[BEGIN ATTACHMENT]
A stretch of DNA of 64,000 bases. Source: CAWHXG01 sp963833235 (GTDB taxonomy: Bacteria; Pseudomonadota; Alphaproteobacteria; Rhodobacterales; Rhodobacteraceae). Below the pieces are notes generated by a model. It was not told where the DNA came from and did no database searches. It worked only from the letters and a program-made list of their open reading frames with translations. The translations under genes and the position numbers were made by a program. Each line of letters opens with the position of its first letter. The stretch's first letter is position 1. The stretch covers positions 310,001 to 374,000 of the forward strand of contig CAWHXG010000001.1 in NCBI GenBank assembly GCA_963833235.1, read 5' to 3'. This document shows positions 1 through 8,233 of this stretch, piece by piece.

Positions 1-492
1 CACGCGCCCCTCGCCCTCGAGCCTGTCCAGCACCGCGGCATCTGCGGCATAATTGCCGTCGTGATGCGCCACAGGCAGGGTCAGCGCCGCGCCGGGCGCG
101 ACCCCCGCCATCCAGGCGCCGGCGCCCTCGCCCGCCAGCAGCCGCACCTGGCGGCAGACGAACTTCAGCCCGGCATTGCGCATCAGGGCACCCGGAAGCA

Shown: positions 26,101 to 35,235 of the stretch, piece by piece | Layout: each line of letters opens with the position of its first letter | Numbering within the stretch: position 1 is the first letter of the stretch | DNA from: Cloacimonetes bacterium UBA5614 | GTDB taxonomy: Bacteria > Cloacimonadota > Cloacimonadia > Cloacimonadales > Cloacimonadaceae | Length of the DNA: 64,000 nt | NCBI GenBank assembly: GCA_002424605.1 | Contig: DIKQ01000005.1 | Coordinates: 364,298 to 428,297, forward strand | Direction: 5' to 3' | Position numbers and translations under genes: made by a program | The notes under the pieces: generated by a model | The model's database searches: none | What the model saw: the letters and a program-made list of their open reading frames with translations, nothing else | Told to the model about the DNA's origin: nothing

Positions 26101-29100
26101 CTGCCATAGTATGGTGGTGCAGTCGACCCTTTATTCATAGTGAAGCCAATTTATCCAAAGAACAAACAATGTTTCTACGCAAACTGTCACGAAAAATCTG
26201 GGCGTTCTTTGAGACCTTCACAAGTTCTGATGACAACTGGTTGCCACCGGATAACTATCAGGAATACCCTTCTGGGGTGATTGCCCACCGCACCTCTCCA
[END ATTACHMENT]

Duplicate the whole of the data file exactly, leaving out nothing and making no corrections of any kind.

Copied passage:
A stretch of DNA of 64,000 bases. Source: CAWHXG01 sp963833235 (GTDB taxonomy: Bacteria; Pseudomonadota; Alphaproteobacteria; Rhodobacterales; Rhodobacteraceae). Below the pieces are notes generated by a model. It was not told where the DNA came from and did no database searches. It worked only from the letters and a program-made list of their open reading frames with translations. The translations under genes and the position numbers were made by a program. Each line of letters opens with the position of its first letter. The stretch's first letter is position 1. The stretch covers positions 310,001 to 374,000 of the forward strand of contig CAWHXG010000001.1 in NCBI GenBank assembly GCA_963833235.1, read 5' to 3'. This document shows positions 1 through 8,233 of this stretch, piece by piece.

Positions 1-492
1 CACGCGCCCCTCGCCCTCGAGCCTGTCCAGCACCGCGGCATCTGCGGCATAATTGCCGTCGTGATGCGCCACAGGCAGGGTCAGCGCCGCGCCGGGCGCG
101 ACCCCCGCCATCCAGGCGCCGGCGCCCTCGCCCGCCAGCAGCCGCACCTGGCGGCAGACGAACTTCAGCCCGGCATTGCGCATCAGGGCACCCGGAAGCA

Shown: positions 26,101 to 35,235 of the stretch, piece by piece | Layout: each line of letters opens with the position of its first letter | Numbering within the stretch: position 1 is the first letter of the stretch | DNA from: Cloacimonetes bacterium UBA5614 | GTDB taxonomy: Bacteria > Cloacimonadota > Cloacimonadia > Cloacimonadales > Cloacimonadaceae | Length of the DNA: 64,000 nt | NCBI GenBank assembly: GCA_002424605.1 | Contig: DIKQ01000005.1 | Coordinates: 364,298 to 428,297, forward strand | Direction: 5' to 3' | Position numbers and translations under genes: made by a program | The notes under the pieces: generated by a model | The model's database searches: none | What the model saw: the letters and a program-made list of their open reading frames with translations, nothing else | Told to the model about the DNA's origin: nothing

Positions 26101-29100
26101 CTGCCATAGTATGGTGGTGCAGTCGACCCTTTATTCATAGTGAAGCCAATTTATCCAAAGAACAAACAATGTTTCTACGCAAACTGTCACGAAAAATCTG
26201 GGCGTTCTTTGAGACCTTCACAAGTTCTGATGACAACTGGTTGCCACCGGATAACTATCAGGAATACCCTTCTGGGGTGATTGCCCACCGCACCTCTCCA